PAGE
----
Scholars

Angelique Aitken, Ph.D.
Research Assistant Professor
University of Tennessee, Knoxville
aaitken2@utk.edu

Dr. Aitken is a Research Assistant Professor in Special Education at the University of Tennessee, Knoxville She obtained her Ph.D. in Special Education from Arizona State University in 2018 and completed an IES postdoctoral research fellowship in the Academy for Child and Family Well Being at the University of Nebraska-Lincoln. Her scholarship addresses literacy instruction for students developing their reading and writing skills as well as the educators who support them. Within this field, she has two interconnected lines of inquiry: literacy intervention and motivation.

Darcey Allan, Ph.D.
Assistant Professor
Ohio University
alland@ohio.edu

Darcey Allan is an assistant professor of clinical psychology at Ohio University and a faculty member in the Ohio University Center for Intervention Research in Schools. Her research focuses on (a) early identification of ADHD and (b) developing and evaluating school-based interventions that target early childhood behavior problems in ways that facilitate both behavior change and early school success.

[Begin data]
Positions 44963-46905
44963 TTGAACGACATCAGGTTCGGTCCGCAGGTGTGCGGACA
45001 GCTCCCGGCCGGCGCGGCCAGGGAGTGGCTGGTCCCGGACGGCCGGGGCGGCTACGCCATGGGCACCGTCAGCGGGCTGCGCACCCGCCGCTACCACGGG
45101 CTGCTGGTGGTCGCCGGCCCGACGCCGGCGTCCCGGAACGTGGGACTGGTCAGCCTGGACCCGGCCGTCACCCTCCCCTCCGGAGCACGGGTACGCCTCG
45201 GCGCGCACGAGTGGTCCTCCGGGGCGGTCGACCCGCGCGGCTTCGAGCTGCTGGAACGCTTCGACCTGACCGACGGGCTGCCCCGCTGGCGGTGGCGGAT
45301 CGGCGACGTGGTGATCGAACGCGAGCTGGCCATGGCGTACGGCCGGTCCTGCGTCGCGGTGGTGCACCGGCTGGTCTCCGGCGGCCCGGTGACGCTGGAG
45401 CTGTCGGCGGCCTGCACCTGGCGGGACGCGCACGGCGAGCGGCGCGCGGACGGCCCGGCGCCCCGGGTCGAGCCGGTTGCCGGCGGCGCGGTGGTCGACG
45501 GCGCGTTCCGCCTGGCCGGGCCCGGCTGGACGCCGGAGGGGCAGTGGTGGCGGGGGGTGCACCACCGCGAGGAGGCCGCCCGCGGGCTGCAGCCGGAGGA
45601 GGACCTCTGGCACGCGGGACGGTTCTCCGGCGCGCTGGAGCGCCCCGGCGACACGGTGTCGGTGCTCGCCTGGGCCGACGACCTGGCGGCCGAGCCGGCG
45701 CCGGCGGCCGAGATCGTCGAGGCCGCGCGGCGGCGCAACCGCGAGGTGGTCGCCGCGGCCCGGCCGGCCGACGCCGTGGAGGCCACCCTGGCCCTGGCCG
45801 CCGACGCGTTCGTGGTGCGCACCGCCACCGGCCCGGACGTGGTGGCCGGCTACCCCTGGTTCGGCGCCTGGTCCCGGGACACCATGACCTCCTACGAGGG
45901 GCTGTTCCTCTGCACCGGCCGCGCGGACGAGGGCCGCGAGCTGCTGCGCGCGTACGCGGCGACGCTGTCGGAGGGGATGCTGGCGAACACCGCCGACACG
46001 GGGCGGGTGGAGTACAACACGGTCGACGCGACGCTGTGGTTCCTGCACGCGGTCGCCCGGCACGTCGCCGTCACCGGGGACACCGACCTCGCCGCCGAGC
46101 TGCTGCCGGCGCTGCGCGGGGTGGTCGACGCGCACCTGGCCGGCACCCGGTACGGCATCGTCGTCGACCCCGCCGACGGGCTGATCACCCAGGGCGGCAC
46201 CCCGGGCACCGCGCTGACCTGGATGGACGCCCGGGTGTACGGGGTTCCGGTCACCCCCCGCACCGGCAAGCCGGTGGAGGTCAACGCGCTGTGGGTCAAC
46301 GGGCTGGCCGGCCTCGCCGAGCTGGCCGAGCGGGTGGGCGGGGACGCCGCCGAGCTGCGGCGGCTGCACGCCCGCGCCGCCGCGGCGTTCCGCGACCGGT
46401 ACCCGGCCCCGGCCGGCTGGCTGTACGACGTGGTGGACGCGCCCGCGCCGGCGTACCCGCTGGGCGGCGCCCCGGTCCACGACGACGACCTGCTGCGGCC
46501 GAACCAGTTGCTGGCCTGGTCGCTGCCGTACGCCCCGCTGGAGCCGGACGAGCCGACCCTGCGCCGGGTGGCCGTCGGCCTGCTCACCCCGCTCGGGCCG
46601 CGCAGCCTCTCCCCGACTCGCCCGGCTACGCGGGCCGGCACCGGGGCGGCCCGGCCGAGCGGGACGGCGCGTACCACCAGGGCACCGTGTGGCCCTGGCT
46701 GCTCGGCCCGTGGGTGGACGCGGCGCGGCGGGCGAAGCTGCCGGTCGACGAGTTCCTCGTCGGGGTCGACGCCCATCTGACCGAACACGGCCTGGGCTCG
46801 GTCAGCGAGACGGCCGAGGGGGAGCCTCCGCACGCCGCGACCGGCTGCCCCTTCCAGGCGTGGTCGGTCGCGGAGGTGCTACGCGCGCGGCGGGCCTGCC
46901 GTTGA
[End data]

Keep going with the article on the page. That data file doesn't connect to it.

Amy Altszuler, Ph.D.
Research Assistant Professor
Florida International University
aaltszul@fiu.edu

Amy Altszuler received a Ph.D. in Clinical Science in Child and Adolescent Psychology from Florida International University (FIU) and is currently a Research Assistant Professor at the Center for Children and Families at FIU. Dr. Altszuler’s research focuses on improving the long-term outcomes of youth diagnosed with Attention-Deficit/Hyperactivity Disorder (ADHD) through the use of behavioral interventions, stimulant medication, and their combination.

Sheila Arens, Ph.D.
Executive Director: Research, Evaluation, and Applied Research / Task 6 Lead
Pacific REL
sarens@mcrel.org

Dr. Arens, Executive Director—Research and Evaluation and Applied Research / Task 6 Lead for Pacific REL, has served as principal investigator on IES-funded studies including a RCT of interventions to improve fluency among language learners and a study to develop and test a framework for teaching science concepts to students with visual impairment. She recently finished serving as PI for an i3 grant to develop and test an identity-based motivation edu-game.

Penny Cantley, Ph.D.
Assistant Professor
Oklahoma State University
penny.cantley@okstate.edu

Penny Cantley is an assistant professor of Special Education at Oklahoma State University. She earned her doctorate in Special Education from the University of Oklahoma; with an emphasis on self-determination, transition and applied research. Her research focuses on self-determination, transition supports and services for secondary students with disabilities and postsecondary opportunities and outcomes for adults with disabilities.

Jenny Yu-Chen Chan, Ph.D.
Postdoctoral Fellow
Worcester Polytechnic Institute
jchan2@wpi.edu